Grand Rapids protests war criminal Erik Prince, founder of Blackwater
Grand Rapids, MI – More than a dozen protesters circled outside of the well-funded Acton Institute in downtown Grand Rapids on Feb. 18 chanting, “No to Prince, yes to peace, U.S. out of the Middle East!” As the founder of Blackwater, Erik Prince is on tour to justify U.S. wars and occupations and promote private mercenary armies. Republican Congressman Pete Hoekstra, responsible for lies about weapons of mass destruction in Iraq, supported Erik Prince at the program.
Outside, protesters held signs and shouted, “Prince is a war criminal! He belongs in prison!” at the wealthy few as they dropped their keys with the valet parking. Acton Institute management ran in and out of the front doors, miffed about the protest. They called the police to try and shut it down, but anti-war activists continued their picket.
Erik Prince is a U.S. war criminal, arms smuggler and war profiteer, who made millions off the U.S. wars and occupations in Iraq and Afghanistan. Prince came to Grand Rapids to speak and sign his book: Civilian Warriors: The Inside Story of Blackwater and the Unsung Heroes of the War on Terror. Mercenary army for profit
The founder of the private army Blackwater, Prince is responsible for war crimes in Iraq and Afghanistan. Blackwater was hired by the State Department under Bush during the U.S. invasion and occupation of Iraq. With cover from the Bush Whitehouse, Blackwater operated outside the law and killed countless Iraqis and Afghans. Amongst the many notorious Blackwater war crimes was the killing of 17 Iraqi civilians and wounding 20 more at Nisour Square in Baghdad in 2007. Prosecutions are still pending, seven years later.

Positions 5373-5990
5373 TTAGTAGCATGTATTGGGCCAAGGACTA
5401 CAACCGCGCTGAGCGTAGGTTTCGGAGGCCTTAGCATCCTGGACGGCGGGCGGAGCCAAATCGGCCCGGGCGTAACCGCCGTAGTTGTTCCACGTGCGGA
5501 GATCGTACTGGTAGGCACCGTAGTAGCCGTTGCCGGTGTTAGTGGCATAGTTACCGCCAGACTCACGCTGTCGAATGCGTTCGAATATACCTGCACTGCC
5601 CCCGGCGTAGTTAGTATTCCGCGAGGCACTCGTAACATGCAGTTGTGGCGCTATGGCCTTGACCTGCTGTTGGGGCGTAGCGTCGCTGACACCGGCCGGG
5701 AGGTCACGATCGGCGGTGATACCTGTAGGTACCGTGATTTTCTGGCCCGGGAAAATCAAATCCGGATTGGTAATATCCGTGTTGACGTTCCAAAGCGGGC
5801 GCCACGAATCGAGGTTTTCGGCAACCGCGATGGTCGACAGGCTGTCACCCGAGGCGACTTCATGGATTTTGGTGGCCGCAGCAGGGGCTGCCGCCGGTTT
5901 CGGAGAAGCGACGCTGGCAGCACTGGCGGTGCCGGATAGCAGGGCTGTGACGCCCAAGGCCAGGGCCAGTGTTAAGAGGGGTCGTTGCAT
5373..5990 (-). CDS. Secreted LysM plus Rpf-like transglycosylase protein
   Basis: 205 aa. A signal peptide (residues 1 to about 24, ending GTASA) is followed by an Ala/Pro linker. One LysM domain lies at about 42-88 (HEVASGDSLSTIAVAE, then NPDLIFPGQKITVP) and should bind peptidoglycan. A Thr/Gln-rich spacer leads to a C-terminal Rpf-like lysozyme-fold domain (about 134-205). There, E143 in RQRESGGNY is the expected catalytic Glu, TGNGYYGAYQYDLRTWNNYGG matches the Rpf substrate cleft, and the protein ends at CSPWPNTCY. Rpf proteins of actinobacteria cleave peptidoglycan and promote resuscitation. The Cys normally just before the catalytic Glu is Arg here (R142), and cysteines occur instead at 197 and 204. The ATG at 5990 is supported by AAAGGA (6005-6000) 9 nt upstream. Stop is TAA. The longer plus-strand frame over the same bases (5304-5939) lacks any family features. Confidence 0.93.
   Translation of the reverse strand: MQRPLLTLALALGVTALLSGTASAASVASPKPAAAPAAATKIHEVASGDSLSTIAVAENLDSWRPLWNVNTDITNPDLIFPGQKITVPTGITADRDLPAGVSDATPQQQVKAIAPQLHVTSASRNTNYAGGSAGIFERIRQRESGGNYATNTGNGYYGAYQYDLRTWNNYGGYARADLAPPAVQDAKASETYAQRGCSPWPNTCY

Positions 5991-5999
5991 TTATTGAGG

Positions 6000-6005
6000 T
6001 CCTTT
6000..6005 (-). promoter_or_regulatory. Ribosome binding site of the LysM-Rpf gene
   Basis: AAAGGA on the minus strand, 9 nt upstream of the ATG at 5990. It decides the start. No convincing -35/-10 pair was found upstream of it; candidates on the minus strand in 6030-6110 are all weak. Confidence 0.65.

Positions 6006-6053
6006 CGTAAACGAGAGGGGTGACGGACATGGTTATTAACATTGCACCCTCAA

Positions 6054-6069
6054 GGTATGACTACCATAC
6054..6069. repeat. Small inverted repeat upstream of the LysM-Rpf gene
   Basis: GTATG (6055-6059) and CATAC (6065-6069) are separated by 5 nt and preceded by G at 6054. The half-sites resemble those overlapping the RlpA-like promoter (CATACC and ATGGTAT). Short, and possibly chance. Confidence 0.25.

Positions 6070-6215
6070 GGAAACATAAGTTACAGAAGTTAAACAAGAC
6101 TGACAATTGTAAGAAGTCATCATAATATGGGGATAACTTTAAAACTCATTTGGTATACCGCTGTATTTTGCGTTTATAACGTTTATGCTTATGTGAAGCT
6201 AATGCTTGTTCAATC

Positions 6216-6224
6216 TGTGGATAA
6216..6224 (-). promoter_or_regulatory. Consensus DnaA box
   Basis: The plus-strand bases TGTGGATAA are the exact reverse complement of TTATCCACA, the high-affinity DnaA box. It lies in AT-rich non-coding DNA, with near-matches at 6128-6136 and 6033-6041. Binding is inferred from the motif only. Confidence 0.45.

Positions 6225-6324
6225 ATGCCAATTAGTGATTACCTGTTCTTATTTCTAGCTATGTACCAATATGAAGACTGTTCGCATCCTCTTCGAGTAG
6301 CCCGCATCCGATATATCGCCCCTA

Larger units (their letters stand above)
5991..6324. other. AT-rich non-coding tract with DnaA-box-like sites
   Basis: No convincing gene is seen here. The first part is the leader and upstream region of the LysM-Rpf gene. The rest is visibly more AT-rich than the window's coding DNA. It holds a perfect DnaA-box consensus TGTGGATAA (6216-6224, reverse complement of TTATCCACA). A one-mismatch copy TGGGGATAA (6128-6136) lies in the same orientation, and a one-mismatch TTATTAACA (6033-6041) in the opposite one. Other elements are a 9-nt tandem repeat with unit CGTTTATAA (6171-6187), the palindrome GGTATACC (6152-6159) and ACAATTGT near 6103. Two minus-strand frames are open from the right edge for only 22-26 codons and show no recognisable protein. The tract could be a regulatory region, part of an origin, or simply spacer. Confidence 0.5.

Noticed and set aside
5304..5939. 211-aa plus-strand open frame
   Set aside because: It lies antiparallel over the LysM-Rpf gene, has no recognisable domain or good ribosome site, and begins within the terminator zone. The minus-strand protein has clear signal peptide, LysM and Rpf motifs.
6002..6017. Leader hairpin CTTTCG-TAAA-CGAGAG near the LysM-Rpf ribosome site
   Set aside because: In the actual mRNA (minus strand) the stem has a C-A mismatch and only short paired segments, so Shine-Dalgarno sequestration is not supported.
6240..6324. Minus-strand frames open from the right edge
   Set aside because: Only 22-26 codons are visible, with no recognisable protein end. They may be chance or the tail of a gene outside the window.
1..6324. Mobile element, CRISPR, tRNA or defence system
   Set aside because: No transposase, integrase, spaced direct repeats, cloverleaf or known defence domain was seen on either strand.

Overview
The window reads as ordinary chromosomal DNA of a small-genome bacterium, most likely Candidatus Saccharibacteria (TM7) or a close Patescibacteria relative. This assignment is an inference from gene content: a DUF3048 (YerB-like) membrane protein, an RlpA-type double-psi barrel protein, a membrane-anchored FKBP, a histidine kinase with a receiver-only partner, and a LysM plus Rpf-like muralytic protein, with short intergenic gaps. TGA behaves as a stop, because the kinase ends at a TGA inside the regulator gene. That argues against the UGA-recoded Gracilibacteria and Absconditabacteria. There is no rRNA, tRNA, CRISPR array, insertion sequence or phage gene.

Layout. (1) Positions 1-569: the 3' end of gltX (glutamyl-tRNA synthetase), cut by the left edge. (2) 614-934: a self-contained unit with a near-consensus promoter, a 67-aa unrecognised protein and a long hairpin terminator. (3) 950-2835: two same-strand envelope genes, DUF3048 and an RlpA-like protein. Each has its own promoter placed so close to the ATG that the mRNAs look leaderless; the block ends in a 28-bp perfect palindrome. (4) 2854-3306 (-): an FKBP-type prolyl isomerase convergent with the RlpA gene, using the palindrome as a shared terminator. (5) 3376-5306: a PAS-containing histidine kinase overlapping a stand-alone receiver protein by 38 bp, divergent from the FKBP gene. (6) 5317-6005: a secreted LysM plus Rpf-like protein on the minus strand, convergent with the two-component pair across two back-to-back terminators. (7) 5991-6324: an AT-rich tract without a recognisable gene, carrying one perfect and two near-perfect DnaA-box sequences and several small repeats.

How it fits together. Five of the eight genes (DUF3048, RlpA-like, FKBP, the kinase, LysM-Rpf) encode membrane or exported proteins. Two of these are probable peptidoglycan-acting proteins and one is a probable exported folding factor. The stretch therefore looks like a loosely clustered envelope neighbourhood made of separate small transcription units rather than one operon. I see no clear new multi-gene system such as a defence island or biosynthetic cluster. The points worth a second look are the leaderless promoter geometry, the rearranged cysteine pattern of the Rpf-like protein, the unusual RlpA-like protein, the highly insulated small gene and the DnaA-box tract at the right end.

Four Blackwater soldiers of fortune were killed and hung from a bridge in Fallujah in 2004 – which many consider the turning point, the beginning of the end, leading to the withdrawal of the U.S. from Iraq.
Blackwater and its remnants were fined $50 million by the U.S. government for smuggling arms in 2012. This is a slap on the wrist for a company that held nearly $1 billion in U.S. government contracts.
Heavily-armed Blackwater mercenaries invaded New Orleans during hurricane Katrina, not to help poor people who lost everything and needed food and water, but to ‘stop looting.’
From Holland, Michigan, Erik Prince is the brother of Grand Rapids billionaire Betsy DeVos. The Acton Institute, run by a local Catholic priest Robert Sirico, sponsored Prince’s war talk. Acton claims to be “Integrating Judeo-Christian truths with free market principles.”
Mike Franz, the local coordinator for MoveOn.org, asked, “What is this unholy alliance? What do the Acton Institute and Erik ‘Prince of Blackwater’ have in common?”
After the police arrived and shut down the use of the protesters’ bullhorn, Alex Gebhardt with the Left Forum of Grand Rapids explained, “We are outside Acton Institute to let the Prince and DeVos families know we are sick of war and their families profiting from misery and death. We don’t want any more ‘unsung heroes,’ as Prince calls foreign mercenaries who kill civilians in Iraq and Afghanistan. While billions continue to be spent on U.S. wars in Afghanistan and the Middle East, here at home there are deep cuts to unemployment, pensions, food stamps and education. Unions are being outlawed and wages driven down here in Michigan. We say ‘No to misery and death! No to war and poverty!’”